Robinhood Markets, Inc. (NASDAQ: HOOD) reported disappointing quarterly results last week, sending its beaten-down stock further down. Even as the stock languishes at depressed levels, its C-suite has pocketed handsome pay packages in the past year.
What Happened: Robinhood chief executive officer Vlad Tenev took home $796.12 million in total compensation in 2021, a proxy statement filed by the company late Monday showed. This represented a considerable increase from the $767,923 Tenev was paid in 2020.
A closer look at the 2021 compensation shows that $244,125 was paid out as salary, $1.87 million was spent for his personal security services and $794.01 million was given as stock awards.
Related Link: Robinhood Not Going Away: Analysts Remain Bullish Long-Term With Lowered Price Targets Post Q1
SEC rules dictate that restricted stock units and performance-linked stock awards should be shown as compensation for the year in which they were granted or modified.
The filing showed that realized pay for Tenev in 2021 was $168.83 million, with realized stock awards being $166.72 million.
For Tenev to actually receive the full compensation, Robinhood stock would need to trade up to $300 per share over the next seven years, the company said in the filing.
Baiju Bhatt, the second-in-command and co-founder, received $593.96 million in compensation in 2021, up from $895,811 in 2020. His 2021 compensation included $244,125 in salary and $592.63 million in stock awards. He also received $1.08 million in personal security services.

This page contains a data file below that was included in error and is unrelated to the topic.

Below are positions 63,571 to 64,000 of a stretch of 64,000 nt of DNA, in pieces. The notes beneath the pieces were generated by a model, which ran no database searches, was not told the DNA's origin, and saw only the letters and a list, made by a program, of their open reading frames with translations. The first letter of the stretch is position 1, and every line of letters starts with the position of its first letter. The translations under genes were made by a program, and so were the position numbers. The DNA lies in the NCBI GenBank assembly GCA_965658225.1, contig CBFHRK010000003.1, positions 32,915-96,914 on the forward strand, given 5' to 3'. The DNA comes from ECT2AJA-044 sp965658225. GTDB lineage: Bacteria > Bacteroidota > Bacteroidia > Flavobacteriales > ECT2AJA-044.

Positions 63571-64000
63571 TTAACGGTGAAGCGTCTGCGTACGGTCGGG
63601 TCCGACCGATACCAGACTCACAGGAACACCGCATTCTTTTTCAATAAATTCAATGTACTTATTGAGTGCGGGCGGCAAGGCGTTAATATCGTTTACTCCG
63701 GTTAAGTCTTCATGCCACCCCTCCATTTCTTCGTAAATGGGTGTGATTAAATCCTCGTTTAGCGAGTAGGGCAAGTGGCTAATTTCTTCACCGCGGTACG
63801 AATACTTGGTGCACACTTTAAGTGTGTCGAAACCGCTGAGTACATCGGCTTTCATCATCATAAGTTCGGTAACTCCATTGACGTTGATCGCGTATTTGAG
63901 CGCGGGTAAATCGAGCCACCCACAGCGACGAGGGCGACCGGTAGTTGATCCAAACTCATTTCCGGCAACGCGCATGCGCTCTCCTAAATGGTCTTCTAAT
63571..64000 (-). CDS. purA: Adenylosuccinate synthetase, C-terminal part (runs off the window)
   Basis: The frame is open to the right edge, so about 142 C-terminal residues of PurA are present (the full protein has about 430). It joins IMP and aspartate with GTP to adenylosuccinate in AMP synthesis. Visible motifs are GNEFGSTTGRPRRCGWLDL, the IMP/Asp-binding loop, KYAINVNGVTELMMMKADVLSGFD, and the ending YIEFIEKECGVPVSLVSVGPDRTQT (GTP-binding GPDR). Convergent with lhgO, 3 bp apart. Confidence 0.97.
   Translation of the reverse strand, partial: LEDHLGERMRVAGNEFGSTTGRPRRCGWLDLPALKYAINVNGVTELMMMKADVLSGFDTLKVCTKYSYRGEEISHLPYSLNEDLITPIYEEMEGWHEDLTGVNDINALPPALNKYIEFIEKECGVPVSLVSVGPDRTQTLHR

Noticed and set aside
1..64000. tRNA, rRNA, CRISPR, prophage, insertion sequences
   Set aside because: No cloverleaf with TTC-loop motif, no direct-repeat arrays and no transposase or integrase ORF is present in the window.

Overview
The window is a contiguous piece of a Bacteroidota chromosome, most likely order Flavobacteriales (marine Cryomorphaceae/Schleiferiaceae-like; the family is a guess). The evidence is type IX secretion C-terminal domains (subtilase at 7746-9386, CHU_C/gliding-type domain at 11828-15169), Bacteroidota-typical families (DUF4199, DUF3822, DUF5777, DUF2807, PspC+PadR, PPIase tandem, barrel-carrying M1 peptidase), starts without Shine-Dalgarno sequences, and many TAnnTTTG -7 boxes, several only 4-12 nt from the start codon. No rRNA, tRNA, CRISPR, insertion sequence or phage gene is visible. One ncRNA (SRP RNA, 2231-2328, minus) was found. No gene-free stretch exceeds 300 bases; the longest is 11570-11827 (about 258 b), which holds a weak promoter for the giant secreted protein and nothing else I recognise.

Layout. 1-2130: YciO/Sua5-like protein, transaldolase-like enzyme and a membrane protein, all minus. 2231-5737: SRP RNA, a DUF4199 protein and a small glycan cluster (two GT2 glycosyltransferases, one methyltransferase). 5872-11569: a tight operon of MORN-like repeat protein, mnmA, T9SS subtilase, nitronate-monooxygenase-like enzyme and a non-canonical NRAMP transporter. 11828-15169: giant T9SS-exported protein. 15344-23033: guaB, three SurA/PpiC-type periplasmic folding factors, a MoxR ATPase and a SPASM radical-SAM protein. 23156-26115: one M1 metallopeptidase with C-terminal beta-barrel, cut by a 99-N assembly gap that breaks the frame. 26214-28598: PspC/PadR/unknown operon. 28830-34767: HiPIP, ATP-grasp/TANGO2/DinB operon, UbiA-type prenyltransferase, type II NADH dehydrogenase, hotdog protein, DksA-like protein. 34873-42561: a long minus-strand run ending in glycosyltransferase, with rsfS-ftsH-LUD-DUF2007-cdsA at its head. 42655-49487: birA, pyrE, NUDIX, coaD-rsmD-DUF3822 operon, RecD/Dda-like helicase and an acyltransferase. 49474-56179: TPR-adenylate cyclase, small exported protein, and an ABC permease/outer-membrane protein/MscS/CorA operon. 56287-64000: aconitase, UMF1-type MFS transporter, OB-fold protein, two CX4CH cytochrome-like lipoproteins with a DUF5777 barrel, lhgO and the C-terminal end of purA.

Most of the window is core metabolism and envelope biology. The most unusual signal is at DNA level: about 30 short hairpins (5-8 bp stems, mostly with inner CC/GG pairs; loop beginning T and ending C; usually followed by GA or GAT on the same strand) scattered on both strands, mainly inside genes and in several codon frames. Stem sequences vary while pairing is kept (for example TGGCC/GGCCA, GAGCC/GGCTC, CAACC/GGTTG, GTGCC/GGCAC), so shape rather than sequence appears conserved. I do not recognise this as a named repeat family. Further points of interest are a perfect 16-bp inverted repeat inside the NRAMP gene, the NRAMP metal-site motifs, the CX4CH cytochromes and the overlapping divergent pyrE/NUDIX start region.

Robinhood said in the proxy filing due to PSU award, Tenev and Bhatt agreed to reduce their salaries to $34,248, reflecting the median wage for individuals in the U.S.
Related Link: Robinhood Review
Why It’s Important: Robinhood, which democratized investing by pioneering zero-commission trades, went public in late-July 2021 by offering 55 million shares at $38 apiece. The shares closed the debut session at $34.82, below the offer price.
The post-IPO run took the stock to a high of $85 in the week following the debut. Since then, the stock has been going downhill. It ended 2021 at $17.76, a decline of about 49% from the closing price on the debut session. It has pulled back further in the year-to-date period, dragged by fundamental woes, and macro and geopolitical factors.
“The stock is bearing the brunt of a wind down from the stimulus-fueled retail frenzy we saw in 2021,” Rosenblatt Securities analyst Sean Horgan said in a recent note reviewing the company’s quarterly results.
Price Action: Robinhood stock closed Monday’s session up 6.88% at $10.48, shares are trading 2.77% lower during Tuesday’s pre-market session at $10.19 according to Benzinga Pro.
Photo: Courtesy of robinhood.com
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